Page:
own on whether and how age modulates stress effects on executive functions and their neural correlates. The current study investigated the effect of acute stress on response inhibition and error processing and their underlying cortical processes in younger and older healthy men, using EEG. Forty-nine participants (30 young) were stressed with the Trier Social Stress Test (16 young, 9 older) or underwent a friendly control procedure (14 young, 10 older) and subsequently performed a Go/No-Go task with two levels of task difficulty while performance (reaction time, error rate), stimulus-locked (N2, P3) and response-locked (Ne, Pe) ERPs were measured. Previous results on age-related cognitive deficits were replicated, with slower responses and reduced and delayed N2 and P3 components, as well as reduced Ne and Pe components in older participants. Independent of age, acute stress improved response inhibition, reflected in higher accuracy for compatible trials and enhanced inhibition-related components (N2, P3 and N2d, P3d of the difference waves No-Go minus Go), and improved error processing, reflected in enhanced error-related components (Ne, Pe and Ne_d, Pe_d of the difference waves error minus correct trial). Our findings indicate that acute stress leads to a reallocation of cognitive resources, strengthening inhibition and error processing in young and older healthy men to a similar degree. Neural generators of the analyzed ERPs are mainly part of the salience network, which is upregulated immediately after stress. This offers an explanation as to why response inhibition, in contrast to other executive functions, improves after acute stress. [less ▲]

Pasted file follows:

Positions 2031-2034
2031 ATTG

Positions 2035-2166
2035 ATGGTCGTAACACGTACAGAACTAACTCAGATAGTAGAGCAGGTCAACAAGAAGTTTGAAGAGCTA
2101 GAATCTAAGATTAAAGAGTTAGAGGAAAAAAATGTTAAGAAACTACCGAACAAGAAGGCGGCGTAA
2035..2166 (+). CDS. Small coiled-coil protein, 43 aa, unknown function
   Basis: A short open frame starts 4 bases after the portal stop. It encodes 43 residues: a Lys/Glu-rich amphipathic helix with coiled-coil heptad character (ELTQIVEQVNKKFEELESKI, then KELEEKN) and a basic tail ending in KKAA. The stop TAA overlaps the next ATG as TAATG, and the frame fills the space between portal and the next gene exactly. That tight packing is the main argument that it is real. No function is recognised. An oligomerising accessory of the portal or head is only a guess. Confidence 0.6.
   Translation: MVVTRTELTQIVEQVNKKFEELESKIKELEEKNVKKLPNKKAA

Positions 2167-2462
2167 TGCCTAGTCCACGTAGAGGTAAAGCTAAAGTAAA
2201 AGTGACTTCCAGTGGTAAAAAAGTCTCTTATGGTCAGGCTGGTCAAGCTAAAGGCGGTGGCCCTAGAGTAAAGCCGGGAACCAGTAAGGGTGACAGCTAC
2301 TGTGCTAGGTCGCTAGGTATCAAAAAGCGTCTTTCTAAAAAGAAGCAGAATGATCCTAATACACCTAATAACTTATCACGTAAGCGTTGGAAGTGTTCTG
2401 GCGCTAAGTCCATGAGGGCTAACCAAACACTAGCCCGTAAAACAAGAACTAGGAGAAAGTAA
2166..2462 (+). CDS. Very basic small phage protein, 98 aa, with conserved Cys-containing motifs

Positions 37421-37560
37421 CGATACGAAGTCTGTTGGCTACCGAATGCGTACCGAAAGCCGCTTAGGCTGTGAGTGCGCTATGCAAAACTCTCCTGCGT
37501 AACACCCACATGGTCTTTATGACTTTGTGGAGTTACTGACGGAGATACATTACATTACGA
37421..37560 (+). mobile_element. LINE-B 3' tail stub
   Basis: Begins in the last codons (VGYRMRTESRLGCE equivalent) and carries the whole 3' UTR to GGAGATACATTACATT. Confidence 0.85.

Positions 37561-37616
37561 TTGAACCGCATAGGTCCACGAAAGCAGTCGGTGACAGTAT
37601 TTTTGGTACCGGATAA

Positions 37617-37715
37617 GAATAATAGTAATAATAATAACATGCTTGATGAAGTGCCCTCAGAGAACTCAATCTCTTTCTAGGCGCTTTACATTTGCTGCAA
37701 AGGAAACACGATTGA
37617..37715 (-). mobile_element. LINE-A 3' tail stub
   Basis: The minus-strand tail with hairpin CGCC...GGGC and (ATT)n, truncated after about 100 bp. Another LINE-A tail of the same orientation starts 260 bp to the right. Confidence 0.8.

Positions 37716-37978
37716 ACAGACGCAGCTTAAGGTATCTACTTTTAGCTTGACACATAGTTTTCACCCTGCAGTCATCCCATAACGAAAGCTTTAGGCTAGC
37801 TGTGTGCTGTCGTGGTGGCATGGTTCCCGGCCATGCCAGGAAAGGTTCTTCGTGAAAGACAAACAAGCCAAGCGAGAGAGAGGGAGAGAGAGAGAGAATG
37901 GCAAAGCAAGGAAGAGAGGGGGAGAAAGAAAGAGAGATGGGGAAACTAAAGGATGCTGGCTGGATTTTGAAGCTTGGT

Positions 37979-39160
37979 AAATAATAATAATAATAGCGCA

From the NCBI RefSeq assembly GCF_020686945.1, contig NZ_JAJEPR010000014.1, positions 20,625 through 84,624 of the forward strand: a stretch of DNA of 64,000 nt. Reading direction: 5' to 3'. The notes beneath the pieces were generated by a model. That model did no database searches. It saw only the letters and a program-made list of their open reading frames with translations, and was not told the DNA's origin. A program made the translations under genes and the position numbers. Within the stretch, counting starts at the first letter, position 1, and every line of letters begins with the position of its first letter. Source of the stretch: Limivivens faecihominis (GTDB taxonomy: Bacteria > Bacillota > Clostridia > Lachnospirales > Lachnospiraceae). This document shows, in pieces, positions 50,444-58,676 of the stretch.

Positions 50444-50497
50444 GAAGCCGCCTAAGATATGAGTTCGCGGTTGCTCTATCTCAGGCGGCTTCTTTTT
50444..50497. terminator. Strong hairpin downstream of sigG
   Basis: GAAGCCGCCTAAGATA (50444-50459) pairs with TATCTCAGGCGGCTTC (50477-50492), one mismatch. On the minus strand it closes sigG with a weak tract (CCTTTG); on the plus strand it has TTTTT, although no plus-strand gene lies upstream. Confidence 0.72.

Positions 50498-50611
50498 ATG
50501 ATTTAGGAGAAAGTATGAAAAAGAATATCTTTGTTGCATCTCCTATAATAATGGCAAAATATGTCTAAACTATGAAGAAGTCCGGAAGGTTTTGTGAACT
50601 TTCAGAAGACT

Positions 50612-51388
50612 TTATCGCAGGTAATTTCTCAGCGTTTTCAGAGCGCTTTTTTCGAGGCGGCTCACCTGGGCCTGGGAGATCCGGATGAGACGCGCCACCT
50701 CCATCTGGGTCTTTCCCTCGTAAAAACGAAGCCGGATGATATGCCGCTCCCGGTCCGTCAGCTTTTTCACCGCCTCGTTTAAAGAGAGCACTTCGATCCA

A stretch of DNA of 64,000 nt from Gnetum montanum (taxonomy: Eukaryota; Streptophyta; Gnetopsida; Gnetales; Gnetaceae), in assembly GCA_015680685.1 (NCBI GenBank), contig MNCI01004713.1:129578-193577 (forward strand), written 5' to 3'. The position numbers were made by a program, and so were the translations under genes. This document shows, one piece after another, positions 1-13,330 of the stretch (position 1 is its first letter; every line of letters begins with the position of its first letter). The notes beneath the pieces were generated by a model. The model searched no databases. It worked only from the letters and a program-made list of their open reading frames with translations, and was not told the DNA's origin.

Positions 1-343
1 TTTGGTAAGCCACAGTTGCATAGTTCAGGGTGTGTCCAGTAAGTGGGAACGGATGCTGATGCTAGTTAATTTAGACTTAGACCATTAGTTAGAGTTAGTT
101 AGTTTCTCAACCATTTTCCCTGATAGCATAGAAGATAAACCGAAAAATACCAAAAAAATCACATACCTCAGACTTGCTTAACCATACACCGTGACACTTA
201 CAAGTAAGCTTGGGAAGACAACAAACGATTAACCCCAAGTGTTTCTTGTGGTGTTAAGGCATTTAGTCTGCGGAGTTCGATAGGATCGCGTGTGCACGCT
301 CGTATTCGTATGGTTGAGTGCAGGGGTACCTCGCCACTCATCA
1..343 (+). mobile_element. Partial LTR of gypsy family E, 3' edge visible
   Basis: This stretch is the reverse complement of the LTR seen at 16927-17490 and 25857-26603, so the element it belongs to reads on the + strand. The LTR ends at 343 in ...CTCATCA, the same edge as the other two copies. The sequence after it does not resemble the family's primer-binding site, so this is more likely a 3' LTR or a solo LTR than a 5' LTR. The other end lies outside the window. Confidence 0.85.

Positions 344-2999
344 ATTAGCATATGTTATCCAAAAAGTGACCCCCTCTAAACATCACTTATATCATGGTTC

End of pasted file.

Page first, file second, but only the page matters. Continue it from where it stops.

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See detailA rapid, objective and implicit measure of visual quantity discrimination
Guillaume, Mathieu UL; Mejias Vanslype, Sandrine UL; Rossion, Bruno et al

in Neuropsychologia (2018), 111

There is evidence that accurate and rapid judgments of visual quantities form an essential component of human mathematical ability. However, explicit behavioural discrimination measures of visual ... [more ▼]

There is evidence that accurate and rapid judgments of visual quantities form an essential component of human mathematical ability. However, explicit behavioural discrimination measures of visual quantities are readily contaminated both by variations in low-level physical parameters and higher order cognitive factors, while implicit measures often lack objectivity and sensitivity at the individual participant level. Here, with electrophysiological frequency tagging, we show discrimination differences between briefly presented visual quantities as low as a ratio of 1.4 (i.e., 14 vs. 10 elements). From this threshold, the neural discrimination response increases with parametrically increasing differences in ratio between visual quantities. Inter-individual variability in magnitude of the EEG response at this population threshold ratio predicts behavioural performance at an independent number comparison task. Overall, these findings indicate that visual quantities are perceptually discriminated automatically and rapidly (i.e., at a glance) within the occipital cortex. Given its high sensitivity, this paradigm could provide an implicit diagnostic neural marker of this process suitable for a wide range of fundamental and clinical applications. [less ▲]